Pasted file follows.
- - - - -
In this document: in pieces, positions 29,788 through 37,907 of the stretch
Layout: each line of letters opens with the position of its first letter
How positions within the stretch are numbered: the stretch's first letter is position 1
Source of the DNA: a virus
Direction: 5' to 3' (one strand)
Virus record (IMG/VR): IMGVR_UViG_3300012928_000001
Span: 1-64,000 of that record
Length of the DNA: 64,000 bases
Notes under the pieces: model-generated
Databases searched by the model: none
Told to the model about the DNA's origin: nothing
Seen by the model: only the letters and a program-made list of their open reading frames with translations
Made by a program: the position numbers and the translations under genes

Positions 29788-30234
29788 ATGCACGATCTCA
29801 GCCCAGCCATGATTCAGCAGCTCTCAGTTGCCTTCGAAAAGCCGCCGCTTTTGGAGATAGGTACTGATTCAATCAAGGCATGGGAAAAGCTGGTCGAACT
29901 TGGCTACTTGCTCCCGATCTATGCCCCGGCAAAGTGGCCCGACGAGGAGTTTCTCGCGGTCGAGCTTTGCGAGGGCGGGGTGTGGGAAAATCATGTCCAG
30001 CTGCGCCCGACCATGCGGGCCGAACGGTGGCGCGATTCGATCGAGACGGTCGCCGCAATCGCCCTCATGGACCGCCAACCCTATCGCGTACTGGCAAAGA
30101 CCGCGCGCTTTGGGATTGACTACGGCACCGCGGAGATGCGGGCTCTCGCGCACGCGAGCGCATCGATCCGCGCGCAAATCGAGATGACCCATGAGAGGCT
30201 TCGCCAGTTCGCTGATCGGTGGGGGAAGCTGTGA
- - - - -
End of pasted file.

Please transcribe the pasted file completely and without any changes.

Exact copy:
In this document: in pieces, positions 29,788 through 37,907 of the stretch
Layout: each line of letters opens with the position of its first letter
How positions within the stretch are numbered: the stretch's first letter is position 1
Source of the DNA: a virus
Direction: 5' to 3' (one strand)
Virus record (IMG/VR): IMGVR_UViG_3300012928_000001
Span: 1-64,000 of that record
Length of the DNA: 64,000 bases
Notes under the pieces: model-generated
Databases searched by the model: none
Told to the model about the DNA's origin: nothing
Seen by the model: only the letters and a program-made list of their open reading frames with translations
Made by a program: the position numbers and the translations under genes

Positions 29788-30234
29788 ATGCACGATCTCA
29801 GCCCAGCCATGATTCAGCAGCTCTCAGTTGCCTTCGAAAAGCCGCCGCTTTTGGAGATAGGTACTGATTCAATCAAGGCATGGGAAAAGCTGGTCGAACT
29901 TGGCTACTTGCTCCCGATCTATGCCCCGGCAAAGTGGCCCGACGAGGAGTTTCTCGCGGTCGAGCTTTGCGAGGGCGGGGTGTGGGAAAATCATGTCCAG
30001 CTGCGCCCGACCATGCGGGCCGAACGGTGGCGCGATTCGATCGAGACGGTCGCCGCAATCGCCCTCATGGACCGCCAACCCTATCGCGTACTGGCAAAGA
30101 CCGCGCGCTTTGGGATTGACTACGGCACCGCGGAGATGCGGGCTCTCGCGCACGCGAGCGCATCGATCCGCGCGCAAATCGAGATGACCCATGAGAGGCT
30201 TCGCCAGTTCGCTGATCGGTGGGGGAAGCTGTGA